THE COST OF TOXIC SPILLSHERE'S HOW YOU'LL PAY FOR MOTOROLA'S CONTAMINATION
By 1994 there will be a new building at 8600 East Thomas in Scottsdale.
Concealed behind the building's adobelike faade will be a multimillion-dollar plant designed to strip health-threatening chemicals, principally the suspected carcinogen trichloroethylene, or TCE, from drinking water pumped out of the north Indian Bend Wash Superfund site.
The pollution was discovered in 1981 in the Scottsdale area. The very first time that drinking water was tested for TCE, the contamination forced the closure of five suburban drinking-water wells.
In the last four years of their production, the wells pumped approximately 12 billion gallons of water to Valley homes. State officials are unable to say how many of those 12 billion gallons were contaminated.
The north Indian Bend Wash aquifer itself had been classified in state records as a potable source of drinking water for 350,000 people.
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Of the four suspected polluters of this critical natural resource, the largest is the Motorola Government Electronics Group, a defense contractor for the United States government.
The Environmental Protection Agency (EPA) has touted the north Indian Bend Wash Superfund site as "An Arizona Success Story." In a newsletter recently released by the headquarters of the EPA's Region Nine, which includes Arizona, the federal agency emphasizes that polluters, not taxpayers, will pay for the north Indian Bend Wash cleanup: "This Superfund remedy will protect the groundwater resources of the State and provide drinking water for a major population center at little cost to the public."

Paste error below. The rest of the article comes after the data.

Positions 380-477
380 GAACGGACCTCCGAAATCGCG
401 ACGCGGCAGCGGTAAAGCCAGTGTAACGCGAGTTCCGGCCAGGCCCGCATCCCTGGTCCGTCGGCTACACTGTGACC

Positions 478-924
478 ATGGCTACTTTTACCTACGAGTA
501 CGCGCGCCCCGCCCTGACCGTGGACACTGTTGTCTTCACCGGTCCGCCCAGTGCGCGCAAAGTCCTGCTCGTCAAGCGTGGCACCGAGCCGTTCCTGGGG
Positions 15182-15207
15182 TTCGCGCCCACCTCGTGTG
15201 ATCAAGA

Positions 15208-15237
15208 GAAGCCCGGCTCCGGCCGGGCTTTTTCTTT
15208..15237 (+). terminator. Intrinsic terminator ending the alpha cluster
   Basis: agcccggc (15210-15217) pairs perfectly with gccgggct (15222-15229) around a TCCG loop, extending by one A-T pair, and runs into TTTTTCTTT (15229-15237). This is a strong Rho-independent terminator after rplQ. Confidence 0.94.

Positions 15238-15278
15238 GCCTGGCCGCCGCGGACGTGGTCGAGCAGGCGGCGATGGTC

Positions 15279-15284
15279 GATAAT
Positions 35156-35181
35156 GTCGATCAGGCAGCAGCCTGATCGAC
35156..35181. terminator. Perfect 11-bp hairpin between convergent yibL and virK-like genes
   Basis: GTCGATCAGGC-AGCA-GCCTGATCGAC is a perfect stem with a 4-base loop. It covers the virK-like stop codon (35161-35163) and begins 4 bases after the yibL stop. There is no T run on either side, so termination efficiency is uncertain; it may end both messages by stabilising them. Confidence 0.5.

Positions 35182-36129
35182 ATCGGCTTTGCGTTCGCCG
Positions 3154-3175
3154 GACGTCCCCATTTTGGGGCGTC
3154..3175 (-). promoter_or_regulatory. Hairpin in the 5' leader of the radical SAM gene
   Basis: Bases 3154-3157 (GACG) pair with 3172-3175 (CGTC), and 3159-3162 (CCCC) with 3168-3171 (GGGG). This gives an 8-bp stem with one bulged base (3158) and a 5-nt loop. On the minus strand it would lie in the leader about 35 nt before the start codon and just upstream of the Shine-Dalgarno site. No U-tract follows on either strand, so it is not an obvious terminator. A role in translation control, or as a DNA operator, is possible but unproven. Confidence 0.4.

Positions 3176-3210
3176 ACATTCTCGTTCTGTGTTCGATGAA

Under the headline "Making Polluters Pay for Cleanup," the EPA newsletter says polluters "must either clean the sites themselves or pay the cost for EPA to do the job." The newsletter is referring to a key point in the 1980 Comprehensive Environmental Response, Compensation, and Liability Act, the so-called Superfund law, that forces the polluter--not the taxpayer--to pay for cleanup expenses.
Officials at the EPA have figured that the total capital cost for cleaning up Scottsdale's drinking water will be about $20.9 million. Operation of the water-treatment plant itself is estimated to cost polluters another $500,000 per year.
Citizens have been left with the mistaken impression that much of this expense is being shouldered by Motorola.
The electronics giant, which is Arizona's largest employer, has long said its participation in cleaning up this Superfund site is a testament to the fact that it is a "responsible corporate citizen." Motorola's spokesman, Lawrence Moore, has repeatedly said the company has spent nearly $30 million to remove TCE from the groundwater beneath Scottsdale and a second, even larger, spill in Phoenix.
Scottsdale city water officials Jim Nelson and Roger Klingler say citizens will pay relatively little--only about $150,000--for the cleanup of groundwater that will once again be used for drinking. The entire southern portion of Scottsdale will get a safe water supply, they say, paid for by polluters.
Which isn't true.
Taxpayers across the nation are shouldering much of Motorola's share of the environmental costs.